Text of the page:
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INDICATION AND USAGE Taclonex® Topical Suspension is indicated for the topical treatment of plaque psoriasis of the scalp and body in patients 18 years and older and for plaque psoriasis of the scalp in patients 12 to 17 years. Patients 18 years and older should not use more than 100 g per week and patients 12 to 17 years should not use more than 60 g per week. IMPORTANT SAFETY INFORMATION Taclonex® Topical Suspension is not for oral, ophthalmic, or intravaginal use and should not be applied to the face, axillae, or groin. Do not use if atrophy is present at the treatment site. Do not use with occlusive dressings unless directed by a physician. If hypercalcemia or hypercalciuria develop, discontinue until parameters of calcium metabolism normalize. Taclonex® can cause reversible hypothalamic-pituitary-adrenal (HPA) axis suppression with the potential for clinical glucocorticosteroid insufficiency. If HPA axis suppression is documented, gradually withdraw the drug, reduce the frequency of application, or substitute with a less potent steroid. Cushing’s syndrome and hyperglycemia may also occur in adults. Pediatric patients are at a greater risk than adults of systemic toxicity, HPA axis suppression and adrenal insufficiency. The most common adverse reactions (≥1%) are folliculitis and burning sensation of skin. Patients who apply Taclonex® to exposed skin should avoid excessive exposure to either natural or artificial sunlight. There are no adequate and well-controlled studies of Taclonex® Topical Suspension in pregnant women. Safety and effectiveness of the use of Taclonex® Topical Suspension in pediatric patients under the age of 12 years have not been established. Please see Brief Summary of Prescribing Information on the following page. References: 1. Taclonex® Topical Suspension [package insert]. Parsippany, NJ: LEO Pharma Inc.; August 2014. 2. Segaert S, Ropke M. The biological rationale for use of vitamin D analogs in combination with corticosteroids for the topical treatment of plaque psoriasis. J Drugs Dermatol. 2013;12(8):e129-e137.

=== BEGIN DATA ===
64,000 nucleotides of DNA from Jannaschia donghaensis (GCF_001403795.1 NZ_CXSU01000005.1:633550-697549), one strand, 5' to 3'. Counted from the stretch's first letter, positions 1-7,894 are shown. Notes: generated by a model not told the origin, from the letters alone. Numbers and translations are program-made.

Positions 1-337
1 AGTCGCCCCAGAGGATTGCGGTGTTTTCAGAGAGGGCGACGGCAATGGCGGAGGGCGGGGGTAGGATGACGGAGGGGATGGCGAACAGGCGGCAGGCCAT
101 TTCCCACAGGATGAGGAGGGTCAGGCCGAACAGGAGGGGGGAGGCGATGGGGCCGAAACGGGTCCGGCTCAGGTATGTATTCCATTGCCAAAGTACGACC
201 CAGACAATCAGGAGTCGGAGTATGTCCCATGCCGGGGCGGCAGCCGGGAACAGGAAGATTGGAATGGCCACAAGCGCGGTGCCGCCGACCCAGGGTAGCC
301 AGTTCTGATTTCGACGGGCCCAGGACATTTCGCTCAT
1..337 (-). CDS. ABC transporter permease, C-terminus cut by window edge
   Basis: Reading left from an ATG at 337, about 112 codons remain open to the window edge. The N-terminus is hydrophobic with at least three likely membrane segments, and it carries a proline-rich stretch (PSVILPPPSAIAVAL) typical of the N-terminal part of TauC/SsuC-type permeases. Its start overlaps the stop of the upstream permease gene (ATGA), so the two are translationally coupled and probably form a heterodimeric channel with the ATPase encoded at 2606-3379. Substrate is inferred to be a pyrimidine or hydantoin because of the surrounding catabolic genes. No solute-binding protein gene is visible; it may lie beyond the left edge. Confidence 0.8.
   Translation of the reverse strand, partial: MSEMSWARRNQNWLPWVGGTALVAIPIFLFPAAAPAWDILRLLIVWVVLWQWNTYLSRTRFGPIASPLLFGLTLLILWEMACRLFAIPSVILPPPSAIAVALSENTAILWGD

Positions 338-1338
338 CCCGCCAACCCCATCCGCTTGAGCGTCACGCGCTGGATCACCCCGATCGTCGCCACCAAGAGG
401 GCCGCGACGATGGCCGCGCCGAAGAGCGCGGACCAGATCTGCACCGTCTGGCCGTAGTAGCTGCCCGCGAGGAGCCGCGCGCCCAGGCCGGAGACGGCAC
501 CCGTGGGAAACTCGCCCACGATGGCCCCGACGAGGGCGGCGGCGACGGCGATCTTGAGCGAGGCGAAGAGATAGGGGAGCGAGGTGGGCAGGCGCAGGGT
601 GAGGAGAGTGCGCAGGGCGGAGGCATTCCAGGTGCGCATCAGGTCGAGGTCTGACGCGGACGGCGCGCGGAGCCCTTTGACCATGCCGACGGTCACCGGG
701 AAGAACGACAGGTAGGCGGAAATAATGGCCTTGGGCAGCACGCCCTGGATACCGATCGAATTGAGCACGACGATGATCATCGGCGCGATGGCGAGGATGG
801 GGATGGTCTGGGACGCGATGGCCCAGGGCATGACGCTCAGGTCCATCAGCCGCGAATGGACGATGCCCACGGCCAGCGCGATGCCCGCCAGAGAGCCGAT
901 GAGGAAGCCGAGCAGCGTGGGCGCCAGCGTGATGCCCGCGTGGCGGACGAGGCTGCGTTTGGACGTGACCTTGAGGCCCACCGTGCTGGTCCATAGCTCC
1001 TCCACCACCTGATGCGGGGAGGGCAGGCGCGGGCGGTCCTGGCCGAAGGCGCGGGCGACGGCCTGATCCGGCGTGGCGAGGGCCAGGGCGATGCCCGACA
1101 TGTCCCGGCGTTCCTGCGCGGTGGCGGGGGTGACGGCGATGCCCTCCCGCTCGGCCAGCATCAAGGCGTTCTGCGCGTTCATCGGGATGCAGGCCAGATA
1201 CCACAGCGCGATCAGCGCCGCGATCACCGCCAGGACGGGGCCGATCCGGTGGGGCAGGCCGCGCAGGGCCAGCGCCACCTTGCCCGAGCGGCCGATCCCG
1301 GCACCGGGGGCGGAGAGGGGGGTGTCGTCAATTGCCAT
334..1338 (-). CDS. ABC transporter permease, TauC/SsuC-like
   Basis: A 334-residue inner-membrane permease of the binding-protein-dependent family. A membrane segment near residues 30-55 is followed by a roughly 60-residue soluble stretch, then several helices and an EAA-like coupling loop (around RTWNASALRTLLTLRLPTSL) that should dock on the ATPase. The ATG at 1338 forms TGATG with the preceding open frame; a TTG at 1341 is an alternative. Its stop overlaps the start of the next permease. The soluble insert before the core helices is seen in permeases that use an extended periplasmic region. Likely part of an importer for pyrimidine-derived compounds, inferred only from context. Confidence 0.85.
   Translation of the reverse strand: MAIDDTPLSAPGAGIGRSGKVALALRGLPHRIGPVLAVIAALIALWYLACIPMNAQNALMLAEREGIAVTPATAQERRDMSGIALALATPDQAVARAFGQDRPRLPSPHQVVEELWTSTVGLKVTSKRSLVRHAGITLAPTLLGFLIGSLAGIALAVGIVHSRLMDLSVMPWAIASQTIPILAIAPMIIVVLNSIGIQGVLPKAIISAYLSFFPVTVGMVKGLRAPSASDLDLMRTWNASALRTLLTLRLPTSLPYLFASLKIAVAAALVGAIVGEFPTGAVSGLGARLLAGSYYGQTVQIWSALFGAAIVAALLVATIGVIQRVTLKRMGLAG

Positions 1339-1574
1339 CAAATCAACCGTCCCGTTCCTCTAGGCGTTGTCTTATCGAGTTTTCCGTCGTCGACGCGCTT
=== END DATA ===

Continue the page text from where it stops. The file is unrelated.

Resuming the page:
LEO, the LEO Lion Design, and Taclonex are registered trademarks of LEO Pharma A/S. Copyright 2014 LEO Pharma Inc. 3428-TS-14-186 November 2014 Printed in USA